In 1966, there were no libraries in Boston public elementary and junior high schools. This was due in part because in many schools, teachers could not receive funding for new books in their classrooms, let alone enough to fill a lending library. The school library was a fairly new idea at the time, even though the benefits for children may now seem obvious.
The book Death at an Early Age, by former school teacher Jonathan Kozol shocked and catalyzed a small group of women in Boston to begin searching for ways to improve the degrading environment that many of the children faced. The federal government was awarding grants under ESEA Title II, which provided funds to purchase the books and furniture needed for a library. The first school library in Boston, constructed in a junior high school in Charlestown, received materials and novels donated by the Boston Public Library, the Museum of Science, and the Massachusetts Bureau of Library extension. In total, 225 books were donated or acquired, featuring both nonfiction and fiction.
The question that remained was, who would staff the library?
Boston Partners in Education, then called School Volunteers for Boston (SVB), was a brand new program in 1966 and struggled to build trust and rapport with the Boston Public Schools.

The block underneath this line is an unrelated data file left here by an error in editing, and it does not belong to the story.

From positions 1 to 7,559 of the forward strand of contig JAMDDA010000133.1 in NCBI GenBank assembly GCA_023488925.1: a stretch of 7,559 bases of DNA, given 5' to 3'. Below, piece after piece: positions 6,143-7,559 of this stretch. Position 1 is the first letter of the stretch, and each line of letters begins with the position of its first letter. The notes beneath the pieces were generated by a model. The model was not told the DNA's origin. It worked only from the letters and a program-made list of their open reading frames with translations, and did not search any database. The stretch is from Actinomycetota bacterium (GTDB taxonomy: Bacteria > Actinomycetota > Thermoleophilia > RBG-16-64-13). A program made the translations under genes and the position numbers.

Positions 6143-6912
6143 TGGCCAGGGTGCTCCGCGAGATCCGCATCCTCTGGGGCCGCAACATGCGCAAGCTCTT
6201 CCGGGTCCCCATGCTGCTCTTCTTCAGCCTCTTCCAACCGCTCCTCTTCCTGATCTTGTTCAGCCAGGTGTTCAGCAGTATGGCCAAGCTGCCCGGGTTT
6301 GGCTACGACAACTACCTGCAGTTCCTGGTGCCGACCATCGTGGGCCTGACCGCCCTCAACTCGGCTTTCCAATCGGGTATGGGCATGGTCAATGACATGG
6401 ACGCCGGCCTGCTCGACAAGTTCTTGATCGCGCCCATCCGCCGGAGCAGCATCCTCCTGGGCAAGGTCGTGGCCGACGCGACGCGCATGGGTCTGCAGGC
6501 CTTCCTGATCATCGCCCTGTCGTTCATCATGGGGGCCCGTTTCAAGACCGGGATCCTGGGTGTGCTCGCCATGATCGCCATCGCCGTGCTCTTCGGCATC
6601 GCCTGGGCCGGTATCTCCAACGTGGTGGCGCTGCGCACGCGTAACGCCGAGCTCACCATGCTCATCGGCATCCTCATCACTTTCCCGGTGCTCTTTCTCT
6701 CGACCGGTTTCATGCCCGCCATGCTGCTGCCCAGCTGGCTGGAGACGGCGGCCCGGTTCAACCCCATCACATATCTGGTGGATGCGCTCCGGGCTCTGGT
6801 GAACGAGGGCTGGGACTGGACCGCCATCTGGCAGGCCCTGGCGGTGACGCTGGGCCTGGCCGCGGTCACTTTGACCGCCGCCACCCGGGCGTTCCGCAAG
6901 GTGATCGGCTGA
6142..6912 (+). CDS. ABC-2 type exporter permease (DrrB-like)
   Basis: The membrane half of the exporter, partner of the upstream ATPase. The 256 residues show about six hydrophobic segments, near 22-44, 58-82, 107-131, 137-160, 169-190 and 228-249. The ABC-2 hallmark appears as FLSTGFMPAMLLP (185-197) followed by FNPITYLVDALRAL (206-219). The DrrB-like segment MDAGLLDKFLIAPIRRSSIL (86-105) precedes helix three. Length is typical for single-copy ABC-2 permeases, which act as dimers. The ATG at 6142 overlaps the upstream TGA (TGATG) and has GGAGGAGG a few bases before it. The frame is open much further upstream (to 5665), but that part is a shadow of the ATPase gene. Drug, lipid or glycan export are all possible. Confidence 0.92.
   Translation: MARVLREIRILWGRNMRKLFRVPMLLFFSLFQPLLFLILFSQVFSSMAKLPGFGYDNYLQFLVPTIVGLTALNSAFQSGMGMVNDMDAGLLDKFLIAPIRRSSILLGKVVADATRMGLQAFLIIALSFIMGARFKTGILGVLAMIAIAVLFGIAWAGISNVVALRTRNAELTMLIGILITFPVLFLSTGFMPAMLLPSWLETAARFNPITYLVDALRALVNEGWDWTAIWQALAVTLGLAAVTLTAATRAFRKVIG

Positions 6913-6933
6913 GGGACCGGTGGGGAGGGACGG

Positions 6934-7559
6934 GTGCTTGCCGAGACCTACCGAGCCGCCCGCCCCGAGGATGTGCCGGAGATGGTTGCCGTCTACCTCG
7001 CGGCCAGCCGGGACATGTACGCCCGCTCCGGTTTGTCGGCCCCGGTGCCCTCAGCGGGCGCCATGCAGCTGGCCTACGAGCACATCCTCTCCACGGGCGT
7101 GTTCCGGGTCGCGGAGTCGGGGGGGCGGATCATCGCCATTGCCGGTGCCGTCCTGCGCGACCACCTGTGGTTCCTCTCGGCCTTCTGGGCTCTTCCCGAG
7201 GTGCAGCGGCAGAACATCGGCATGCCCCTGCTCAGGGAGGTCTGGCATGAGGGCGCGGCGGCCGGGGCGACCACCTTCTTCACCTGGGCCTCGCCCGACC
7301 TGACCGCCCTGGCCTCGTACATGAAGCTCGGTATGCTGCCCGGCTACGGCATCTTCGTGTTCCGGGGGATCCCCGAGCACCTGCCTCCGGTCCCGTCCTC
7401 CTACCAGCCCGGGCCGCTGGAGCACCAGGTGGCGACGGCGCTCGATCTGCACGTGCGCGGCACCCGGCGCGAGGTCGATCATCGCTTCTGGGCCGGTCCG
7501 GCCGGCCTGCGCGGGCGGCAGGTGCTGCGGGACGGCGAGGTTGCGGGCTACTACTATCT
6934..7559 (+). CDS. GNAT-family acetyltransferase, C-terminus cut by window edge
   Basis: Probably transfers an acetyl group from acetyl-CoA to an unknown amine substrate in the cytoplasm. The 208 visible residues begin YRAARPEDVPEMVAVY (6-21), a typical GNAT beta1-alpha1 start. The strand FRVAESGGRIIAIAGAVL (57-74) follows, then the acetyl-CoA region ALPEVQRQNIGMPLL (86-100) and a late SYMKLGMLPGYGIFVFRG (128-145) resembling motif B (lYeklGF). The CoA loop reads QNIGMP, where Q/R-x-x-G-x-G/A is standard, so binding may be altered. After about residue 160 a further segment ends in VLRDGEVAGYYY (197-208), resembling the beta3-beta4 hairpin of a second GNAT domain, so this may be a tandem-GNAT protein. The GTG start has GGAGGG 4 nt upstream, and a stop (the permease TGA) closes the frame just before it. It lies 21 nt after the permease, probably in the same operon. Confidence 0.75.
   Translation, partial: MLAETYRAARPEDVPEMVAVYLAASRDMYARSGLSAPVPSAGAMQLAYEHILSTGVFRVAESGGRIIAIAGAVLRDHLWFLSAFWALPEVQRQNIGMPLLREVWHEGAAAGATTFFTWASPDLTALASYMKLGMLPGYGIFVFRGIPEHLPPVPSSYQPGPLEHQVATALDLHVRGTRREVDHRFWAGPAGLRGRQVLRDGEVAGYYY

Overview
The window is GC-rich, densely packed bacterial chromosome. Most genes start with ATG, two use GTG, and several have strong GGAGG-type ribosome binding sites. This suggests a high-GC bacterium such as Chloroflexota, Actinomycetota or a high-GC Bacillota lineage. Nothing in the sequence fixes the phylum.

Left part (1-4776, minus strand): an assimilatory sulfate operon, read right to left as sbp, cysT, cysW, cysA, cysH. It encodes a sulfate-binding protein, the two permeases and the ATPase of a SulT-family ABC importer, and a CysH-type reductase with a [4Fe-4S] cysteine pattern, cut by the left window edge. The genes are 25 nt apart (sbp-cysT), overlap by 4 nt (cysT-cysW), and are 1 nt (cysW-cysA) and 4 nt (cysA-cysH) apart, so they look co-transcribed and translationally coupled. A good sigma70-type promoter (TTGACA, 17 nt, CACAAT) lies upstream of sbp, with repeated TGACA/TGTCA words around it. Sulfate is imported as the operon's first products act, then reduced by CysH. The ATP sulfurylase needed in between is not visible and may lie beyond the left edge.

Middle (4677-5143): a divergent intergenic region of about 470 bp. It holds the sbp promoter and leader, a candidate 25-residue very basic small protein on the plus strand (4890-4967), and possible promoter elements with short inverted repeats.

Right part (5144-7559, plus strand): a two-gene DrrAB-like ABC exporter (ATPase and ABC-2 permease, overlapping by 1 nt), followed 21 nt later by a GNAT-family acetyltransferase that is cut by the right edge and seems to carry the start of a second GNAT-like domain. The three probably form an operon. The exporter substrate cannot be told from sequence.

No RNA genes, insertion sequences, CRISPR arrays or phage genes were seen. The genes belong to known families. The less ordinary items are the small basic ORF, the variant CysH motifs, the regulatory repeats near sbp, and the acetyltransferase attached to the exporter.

SVB found a way to bring its first volunteers into the schools through what would eventually become the School Library Program. Edna Koretsky, SVB’s Executive Director, nominated Polly Kaufman and Margaret Brown, two of her best volunteers, to head the Library Program for Boston Public Schools.
Kaufman and Brown were both determined that the library materials represented the students who would read them. This was just a few years after Kozol was fired from BPS for teaching a Langston Hughes poem to his class. The Library Program felt an urgency to connect students to reading in the same way that Kozol had; to bring in books that truly reflected the world and experience that black and brown city students knew.
In her account of the early years of the School Library Program, Kaufman writes:
“It was a time of a kind of mass judgment against the Boston Public Schools by Civil rights groups in the city allied with ‘white liberal’ groups in the suburbs. Two years before, in the wake of the Kennedy assassination, righteous cries against de facto segregation had led to EXODUS, an organization that busses black students from Roxbury to other Boston Schools…The Racial Imbalance law was a product of these times as were two important books that served as the Silent Spring of the movement: Kozol’s Death at an Early Age, and Schrag’s Village School Downtown.”
Edna Koretsky eventually reached an agreement with BPS to allow volunteers, so long as a volunteer didn’t have a child in that specific school. This attitude seems surprising now, yet it reveals a deeply ingrained mistrust that BPS once held for outside influences–the same influences which inspired SVB and the Library Program.